The trip reminded me how special the boat is and it also reminded me how much I love to be out on the water. And if I'm going to be out on the water - particularly the big water, like the ocean - Sabbatical is the hull I want underneath me, plowing the seas.

Our next Sabbatical adventure will not be until a short list of repairs are completed before we take a foray out of our slip. But after that, start looking for postings from San Francisco, Angel Island, Vallejo and Sausalito.

Sabbatical is home.

Tuesday, October 18, 2005

Just what is it about country music?

Gretchen Wilson
Originally uploaded by Brite Lights photos.
REDNECK COUNTRY - I was stuck in a boatyard nearly 10 years ago, my boat tied firmly to the dock and the speakers on the outside of the shop office were blaring country music, not my cup of tea at the time.

But after a few days of it - and seeing that even the non-English speakers in the yard were tapping their feet and occasionally breaking into a little Spanish version of line dancing, I started listing more carefully.

And damn. I got hooked, hooked on the beat and really hooked on the little stories that the songs all seemed to tell.

I haven't given up the 60s rock of course, or even recent stuff. My eight-year-old granddaughter keeps me up on the latest Cheetah Girls and Hillary Duff songs.

But who can resist songs like, "We May Be Lost But We're Makin'Good time," or "Redneck Woman." Redneck Woman is performed by the provocative-looking Gretchen Wilson, probably her best work so far. But she has a voice.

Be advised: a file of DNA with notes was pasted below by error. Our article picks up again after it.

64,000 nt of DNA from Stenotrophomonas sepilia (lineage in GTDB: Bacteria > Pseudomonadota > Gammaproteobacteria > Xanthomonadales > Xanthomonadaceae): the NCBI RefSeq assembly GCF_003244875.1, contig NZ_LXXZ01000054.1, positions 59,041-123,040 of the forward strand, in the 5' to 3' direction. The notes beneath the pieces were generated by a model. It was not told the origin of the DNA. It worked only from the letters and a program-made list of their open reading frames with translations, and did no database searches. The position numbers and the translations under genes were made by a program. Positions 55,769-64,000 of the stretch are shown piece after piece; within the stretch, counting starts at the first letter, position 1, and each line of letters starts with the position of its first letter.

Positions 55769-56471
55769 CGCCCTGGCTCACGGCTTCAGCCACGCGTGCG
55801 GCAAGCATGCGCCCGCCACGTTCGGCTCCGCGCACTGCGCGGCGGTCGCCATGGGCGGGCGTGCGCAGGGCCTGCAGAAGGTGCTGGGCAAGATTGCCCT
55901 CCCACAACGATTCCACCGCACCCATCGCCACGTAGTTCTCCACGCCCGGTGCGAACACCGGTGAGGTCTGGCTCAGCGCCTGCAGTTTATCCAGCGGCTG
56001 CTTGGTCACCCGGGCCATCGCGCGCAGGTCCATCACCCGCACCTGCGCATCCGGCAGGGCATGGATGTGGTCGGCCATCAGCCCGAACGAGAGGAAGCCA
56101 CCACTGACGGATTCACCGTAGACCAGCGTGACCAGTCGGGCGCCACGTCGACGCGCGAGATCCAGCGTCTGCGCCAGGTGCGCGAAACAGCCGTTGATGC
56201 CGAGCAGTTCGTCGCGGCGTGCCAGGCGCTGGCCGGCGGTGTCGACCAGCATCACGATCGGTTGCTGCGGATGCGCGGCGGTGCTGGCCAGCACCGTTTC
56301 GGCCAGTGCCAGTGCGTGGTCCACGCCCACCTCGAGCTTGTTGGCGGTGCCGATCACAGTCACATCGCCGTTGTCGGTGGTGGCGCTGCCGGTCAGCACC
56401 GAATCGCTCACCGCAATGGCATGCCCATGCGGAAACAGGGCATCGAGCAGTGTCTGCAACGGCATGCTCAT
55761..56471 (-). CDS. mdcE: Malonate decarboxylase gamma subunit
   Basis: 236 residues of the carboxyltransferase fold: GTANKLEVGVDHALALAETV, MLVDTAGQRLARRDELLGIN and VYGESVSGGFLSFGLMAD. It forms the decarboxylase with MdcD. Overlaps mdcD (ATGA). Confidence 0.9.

Today I made a CD of largely country songs for my amigos Dan and Lorraine Olsen to take with them to Mexico to play when at anchor along the coast. I included such timeless hits as Too Drunk to Fish, Bubba Shot the Jukebox and Leroy the Redneck Reindeer.

I had to include at least one Christmas classic for the holidays.

Thursday, October 13, 2005

A blast from the past, courtesy of a decoy

Originally uploaded by Brite Lights photos.
SACRAMENTO, Calif. - The long non-blogging dry spell might be over, now that I have caught up on other aspects of my life (school, freelance writing, moving the boat around).

And tonight I knew it was time to blog when I was trying to warm up my writing fingers a little before tapping on the keys about a local dentist whose hobby is to carve wooden ducks - using his dental equipment.

I didn't ask him if he needed to sterilize the drill before he started creating mallards, pintails and wood ducks.

I'm not sure I want to know.

What I remember about duck decoys is how lifelike they look in the water. When I was about 15, I blew the heads off several that belonged to my Uncle Gordy Puls. I was sitting in the boat not paying attention and a half dozen live mallards dropped in, right with the decoys, of course. I blasted away, missing the live ducks but doing a fine job of making splinters.

My punishment for destroying the wooden replicas? To clean the dead ducks that he and his son, (young Gordy Puls) bagged that day, and to never, never be allowed near their string of decoys again with a loaded shotgun.

That same day, in the heat of hunting, I managed to jam a shotgun shell in the clip backwards, which gun people tell me is virtually impossible.

I haven't hunted since, except with a slingshot when the seagulls and frigate birds land on the spreaders of Sabbatical, dropping bird crap on the deck.

Enough procrastinating for this evening.

Time for this duck to lift off.